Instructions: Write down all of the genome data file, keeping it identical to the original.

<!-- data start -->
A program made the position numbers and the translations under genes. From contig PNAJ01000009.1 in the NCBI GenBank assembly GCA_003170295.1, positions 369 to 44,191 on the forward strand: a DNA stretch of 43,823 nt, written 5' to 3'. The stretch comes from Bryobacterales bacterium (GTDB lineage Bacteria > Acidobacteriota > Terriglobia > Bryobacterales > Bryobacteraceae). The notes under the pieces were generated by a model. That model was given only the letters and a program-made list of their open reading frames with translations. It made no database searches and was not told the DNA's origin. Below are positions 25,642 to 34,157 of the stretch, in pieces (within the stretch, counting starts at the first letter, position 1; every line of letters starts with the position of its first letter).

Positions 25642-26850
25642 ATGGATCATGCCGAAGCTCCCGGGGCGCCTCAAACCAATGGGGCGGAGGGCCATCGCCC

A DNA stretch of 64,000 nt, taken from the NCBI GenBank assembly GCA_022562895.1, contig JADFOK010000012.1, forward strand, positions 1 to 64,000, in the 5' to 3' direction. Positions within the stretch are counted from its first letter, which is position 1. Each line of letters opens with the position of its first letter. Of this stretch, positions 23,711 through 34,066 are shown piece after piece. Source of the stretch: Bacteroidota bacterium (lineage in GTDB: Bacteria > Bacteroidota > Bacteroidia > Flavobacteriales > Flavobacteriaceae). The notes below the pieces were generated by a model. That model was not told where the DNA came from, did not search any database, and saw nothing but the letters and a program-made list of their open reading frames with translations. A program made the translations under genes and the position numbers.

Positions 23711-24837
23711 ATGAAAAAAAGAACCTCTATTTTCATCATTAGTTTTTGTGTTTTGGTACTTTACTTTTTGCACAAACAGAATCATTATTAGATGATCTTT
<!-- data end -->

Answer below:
A program made the position numbers and the translations under genes. From contig PNAJ01000009.1 in the NCBI GenBank assembly GCA_003170295.1, positions 369 to 44,191 on the forward strand: a DNA stretch of 43,823 nt, written 5' to 3'. The stretch comes from Bryobacterales bacterium (GTDB lineage Bacteria > Acidobacteriota > Terriglobia > Bryobacterales > Bryobacteraceae). The notes under the pieces were generated by a model. That model was given only the letters and a program-made list of their open reading frames with translations. It made no database searches and was not told the DNA's origin. Below are positions 25,642 to 34,157 of the stretch, in pieces (within the stretch, counting starts at the first letter, position 1; every line of letters starts with the position of its first letter).

Positions 25642-26850
25642 ATGGATCATGCCGAAGCTCCCGGGGCGCCTCAAACCAATGGGGCGGAGGGCCATCGCCC

A DNA stretch of 64,000 nt, taken from the NCBI GenBank assembly GCA_022562895.1, contig JADFOK010000012.1, forward strand, positions 1 to 64,000, in the 5' to 3' direction. Positions within the stretch are counted from its first letter, which is position 1. Each line of letters opens with the position of its first letter. Of this stretch, positions 23,711 through 34,066 are shown piece after piece. Source of the stretch: Bacteroidota bacterium (lineage in GTDB: Bacteria > Bacteroidota > Bacteroidia > Flavobacteriales > Flavobacteriaceae). The notes below the pieces were generated by a model. That model was not told where the DNA came from, did not search any database, and saw nothing but the letters and a program-made list of their open reading frames with translations. A program made the translations under genes and the position numbers.

Positions 23711-24837
23711 ATGAAAAAAAGAACCTCTATTTTCATCATTAGTTTTTGTGTTTTGGTACTTTACTTTTTGCACAAACAGAATCATTATTAGATGATCTTT